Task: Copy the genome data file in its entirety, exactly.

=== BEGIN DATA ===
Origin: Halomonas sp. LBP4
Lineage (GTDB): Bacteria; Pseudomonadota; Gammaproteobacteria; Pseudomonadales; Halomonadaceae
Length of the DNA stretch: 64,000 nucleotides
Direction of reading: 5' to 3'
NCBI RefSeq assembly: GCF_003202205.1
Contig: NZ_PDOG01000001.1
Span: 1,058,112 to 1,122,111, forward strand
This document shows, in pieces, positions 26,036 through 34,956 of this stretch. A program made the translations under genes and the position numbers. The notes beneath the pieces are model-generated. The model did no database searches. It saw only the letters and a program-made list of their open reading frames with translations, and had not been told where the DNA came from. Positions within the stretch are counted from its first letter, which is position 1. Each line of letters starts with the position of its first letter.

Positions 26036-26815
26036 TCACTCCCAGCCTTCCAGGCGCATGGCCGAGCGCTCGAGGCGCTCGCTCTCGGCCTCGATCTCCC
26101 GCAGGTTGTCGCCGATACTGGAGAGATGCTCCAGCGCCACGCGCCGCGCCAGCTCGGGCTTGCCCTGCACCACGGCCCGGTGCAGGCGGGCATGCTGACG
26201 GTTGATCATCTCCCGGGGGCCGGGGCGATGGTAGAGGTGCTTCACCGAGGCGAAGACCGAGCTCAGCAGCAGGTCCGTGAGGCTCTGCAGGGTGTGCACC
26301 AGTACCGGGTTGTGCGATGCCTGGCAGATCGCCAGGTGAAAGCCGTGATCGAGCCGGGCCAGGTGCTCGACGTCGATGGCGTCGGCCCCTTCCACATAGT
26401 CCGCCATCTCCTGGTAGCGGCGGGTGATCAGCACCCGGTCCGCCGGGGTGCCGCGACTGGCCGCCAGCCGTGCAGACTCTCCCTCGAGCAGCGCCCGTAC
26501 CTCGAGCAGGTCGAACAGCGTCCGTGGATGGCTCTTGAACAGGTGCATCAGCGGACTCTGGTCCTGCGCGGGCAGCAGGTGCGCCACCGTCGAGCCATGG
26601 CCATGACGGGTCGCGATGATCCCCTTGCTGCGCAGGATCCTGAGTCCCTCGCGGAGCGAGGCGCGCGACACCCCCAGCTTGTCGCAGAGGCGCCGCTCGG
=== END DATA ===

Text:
Origin: Halomonas sp. LBP4
Lineage (GTDB): Bacteria; Pseudomonadota; Gammaproteobacteria; Pseudomonadales; Halomonadaceae
Length of the DNA stretch: 64,000 nucleotides
Direction of reading: 5' to 3'
NCBI RefSeq assembly: GCF_003202205.1
Contig: NZ_PDOG01000001.1
Span: 1,058,112 to 1,122,111, forward strand
This document shows, in pieces, positions 26,036 through 34,956 of this stretch. A program made the translations under genes and the position numbers. The notes beneath the pieces are model-generated. The model did no database searches. It saw only the letters and a program-made list of their open reading frames with translations, and had not been told where the DNA came from. Positions within the stretch are counted from its first letter, which is position 1. Each line of letters starts with the position of its first letter.

Positions 26036-26815
26036 TCACTCCCAGCCTTCCAGGCGCATGGCCGAGCGCTCGAGGCGCTCGCTCTCGGCCTCGATCTCCC
26101 GCAGGTTGTCGCCGATACTGGAGAGATGCTCCAGCGCCACGCGCCGCGCCAGCTCGGGCTTGCCCTGCACCACGGCCCGGTGCAGGCGGGCATGCTGACG
26201 GTTGATCATCTCCCGGGGGCCGGGGCGATGGTAGAGGTGCTTCACCGAGGCGAAGACCGAGCTCAGCAGCAGGTCCGTGAGGCTCTGCAGGGTGTGCACC
26301 AGTACCGGGTTGTGCGATGCCTGGCAGATCGCCAGGTGAAAGCCGTGATCGAGCCGGGCCAGGTGCTCGACGTCGATGGCGTCGGCCCCTTCCACATAGT
26401 CCGCCATCTCCTGGTAGCGGCGGGTGATCAGCACCCGGTCCGCCGGGGTGCCGCGACTGGCCGCCAGCCGTGCAGACTCTCCCTCGAGCAGCGCCCGTAC
26501 CTCGAGCAGGTCGAACAGCGTCCGTGGATGGCTCTTGAACAGGTGCATCAGCGGACTCTGGTCCTGCGCGGGCAGCAGGTGCGCCACCGTCGAGCCATGG
26601 CCATGACGGGTCGCGATGATCCCCTTGCTGCGCAGGATCCTGAGTCCCTCGCGGAGCGAGGCGCGCGACACCCCCAGCTTGTCGCAGAGGCGCCGCTCGG